Lee Menhenett – IPF Technical Agronomist

Graziers juggling decisions about stock numbers, available feed, fodder prices and fertiliser budgets need to make sure whatever they spend on fertiliser produces the best possible return in the paddock, and on the bottom line. 

Phosphorous, sulphur and potassium are all critical nutrients for pasture growth and performance, and planning your fertiliser program around soil test values is the best way to make sure you’re applying the right amount of nutrient in the right places. A soil testing program allows you to monitor and fine tune fertiliser plans over time, meaning you can maintain the optimum level of fertility at minimum cost. 

When it comes to planning phosphorous applications, the CSIRO and NSW DPI developed the following five step process to help maximise the profitability of a fertiliser investment: 

  1. Use soil testing to assess the P-fertility status of soils 
  1. Determine a stocking rate appropriate for current or projected soil fertility level 
  1. Determine how much P to be applied given projected stocking rates & soil P status 
  1. Calculate if investment in P-fertiliser/livestock will generate an acceptable return 
  1. Think through any other factors that might modify your decision to apply P, then apply P and/or adjust livestock numbers. 

Soil Test Data 

The latest Nutrient Advantage laboratory results data for pasture test codes conducted over the last two years on the east coast of Australia highlighting the need for maintenance rates of phosphorus on 41-44% of paddocks and the need for capital investments of phosphorus on 18-21% of paddocks. The data also reveals a concern for low sulphur in paddocks, with up to 50% registering sulphur levels below 8 mg/kg. This information highlights the need for farmers to collect accurate soil testing data and is a good guide for enabling informed decision making and to correctly allocate nutrients to paddocks. 

Phosphorus Levels in Pasture (2022-2023)

Sulphur levels in Pasture (2022-2023)

Looking ahead

For producers who decide to hold onto stock numbers and carry animals through, it’s important to set your pastures up for good autumn pasture growth and ensure a good wedge of quality feed leading into winter.

To maximise growth, a germinating pasture needs immediate access to good soil-P levels. The adequate Olsen P range (to achieve 90-95% potential yield) for a legume-based pasture system for dairy should be 15-20 mg/kg and for a beef/sheep system 12-15 mg/kg (Gourley et. al. 2007). At these soil-phosphorus levels, fertiliser is applied at maintenance rates. Regular soil testing is the only method available to determine soil nutrient levels and importantly trends over time.

Paddock access has been easier for most this year, following wet conditions over the previous three years. Pasture research shows no penalty to yields when applying phosphorous fertiliser in summer compared to autumn, so applying superphosphate early is a good option for farmers wanting to avoid delays and ensure their P is on the ground well before the autumn break.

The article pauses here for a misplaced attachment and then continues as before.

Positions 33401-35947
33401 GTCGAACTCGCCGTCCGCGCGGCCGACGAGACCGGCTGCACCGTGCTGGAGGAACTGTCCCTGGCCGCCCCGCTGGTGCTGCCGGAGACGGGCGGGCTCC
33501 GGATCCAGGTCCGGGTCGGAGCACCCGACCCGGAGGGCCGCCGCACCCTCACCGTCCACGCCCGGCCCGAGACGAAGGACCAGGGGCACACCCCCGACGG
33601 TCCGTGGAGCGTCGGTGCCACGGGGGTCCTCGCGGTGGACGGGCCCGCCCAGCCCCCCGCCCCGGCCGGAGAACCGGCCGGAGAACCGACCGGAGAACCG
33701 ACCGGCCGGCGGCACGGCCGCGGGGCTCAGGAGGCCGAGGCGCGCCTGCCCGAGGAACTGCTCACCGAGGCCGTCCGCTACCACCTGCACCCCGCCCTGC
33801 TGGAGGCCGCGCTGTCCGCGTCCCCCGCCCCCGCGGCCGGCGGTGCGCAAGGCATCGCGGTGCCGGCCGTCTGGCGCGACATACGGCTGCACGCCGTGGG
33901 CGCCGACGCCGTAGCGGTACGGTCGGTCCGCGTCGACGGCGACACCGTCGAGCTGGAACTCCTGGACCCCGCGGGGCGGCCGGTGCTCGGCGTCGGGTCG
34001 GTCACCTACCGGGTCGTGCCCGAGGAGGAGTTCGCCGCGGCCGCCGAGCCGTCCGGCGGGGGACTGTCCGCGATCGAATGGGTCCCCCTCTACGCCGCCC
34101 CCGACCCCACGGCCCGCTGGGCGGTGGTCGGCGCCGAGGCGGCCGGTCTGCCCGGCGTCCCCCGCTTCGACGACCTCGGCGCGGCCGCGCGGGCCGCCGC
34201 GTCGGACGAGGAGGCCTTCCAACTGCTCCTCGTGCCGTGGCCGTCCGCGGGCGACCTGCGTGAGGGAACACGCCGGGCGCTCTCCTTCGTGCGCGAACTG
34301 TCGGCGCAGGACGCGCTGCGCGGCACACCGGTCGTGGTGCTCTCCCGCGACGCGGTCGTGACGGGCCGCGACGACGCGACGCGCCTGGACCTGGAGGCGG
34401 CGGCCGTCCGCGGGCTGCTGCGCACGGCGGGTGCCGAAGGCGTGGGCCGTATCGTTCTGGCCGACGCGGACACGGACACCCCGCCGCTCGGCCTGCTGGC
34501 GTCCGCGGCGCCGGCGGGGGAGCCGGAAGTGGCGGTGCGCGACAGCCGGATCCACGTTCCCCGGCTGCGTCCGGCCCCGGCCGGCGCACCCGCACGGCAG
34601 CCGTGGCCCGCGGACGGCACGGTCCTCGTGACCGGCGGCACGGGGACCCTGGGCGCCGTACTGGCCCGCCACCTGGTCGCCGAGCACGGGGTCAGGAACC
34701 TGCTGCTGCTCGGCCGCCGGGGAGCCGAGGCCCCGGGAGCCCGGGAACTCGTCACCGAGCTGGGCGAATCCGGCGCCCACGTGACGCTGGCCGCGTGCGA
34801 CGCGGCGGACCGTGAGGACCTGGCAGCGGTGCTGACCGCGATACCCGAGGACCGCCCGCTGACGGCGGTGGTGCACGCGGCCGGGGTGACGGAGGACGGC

Light rain and even morning dews are enough to move P into the soil within a few days. The granule left behind is basically gypsum (calcium sulphate), which will dissolve and move into the soil with the next rain event. Once in the soil, phosphorus is immobile meaning leaching losses are generally small. So, unless the soil type is a light sand, or a paddock has little ground cover, early-season application can be made with confidence. However, when applying fertiliser early in the season:

  • avoid applying fertiliser when ground cover is less than 70%. Bare soils are prone to shedding water leading to erosion, taking valuable soil holding P and other nutrients;
  • paddock topography is important, as steeper slopes, particularly bared of vegetative matter, are more prone to wind and water soil erosion;
  • leave buffer strips around waterways to prevent fertiliser entering waterways and water storages;
  • do not apply fertiliser if heavy rain is forecast within four days.

Horses for courses

For most pasture situations, a single superphosphate like SuPerfect® provides excellent responses when used to supply phosphorous and sulphur in maintenance or capital applications. The tried-and-true formulation of SuPerfect has the right balance of nutrients to support legume-based pasture systems and its low analysis allows effective coverage of the nutrients when spread in the paddock.

But when it comes to establishing pastures, a different nutrient balance is required and new pastures need some nitrogen, phosphorous and sulphur together.

Readily available phosphorus

When establishing pastures, a minimum of 10 kg/ha of phosphorus is recommended in the sowing row close to the seed, even where phosphorus is above optimum levels. This gives the seedling roots a nearby and available source of phosphorus for a good start. Higher phosphorus rates can be applied if soil fertility is below optimal, as long as the application stays within safe seed rates.

High sulphur

Legume-based pasture systems require annual maintenance applications of 12 kg/ha of sulphur. This allows for removal, leaching losses and also for the nutrient to cycle through the organic matter. Where new pastures are being direct drilled and there is minimal soil disturbance, sulphur cycling will be low compared with paddocks under cultivation.

If you invest in your pasture health with the right balance of nutrition from the start, the rewards can be enjoyed for years to come.

Further Information

For more information or advice about boosting autumn pasture growth, contact Lee Menhenett on 0412 565 176 or via email lee.menhenett@incitecpivot.com.au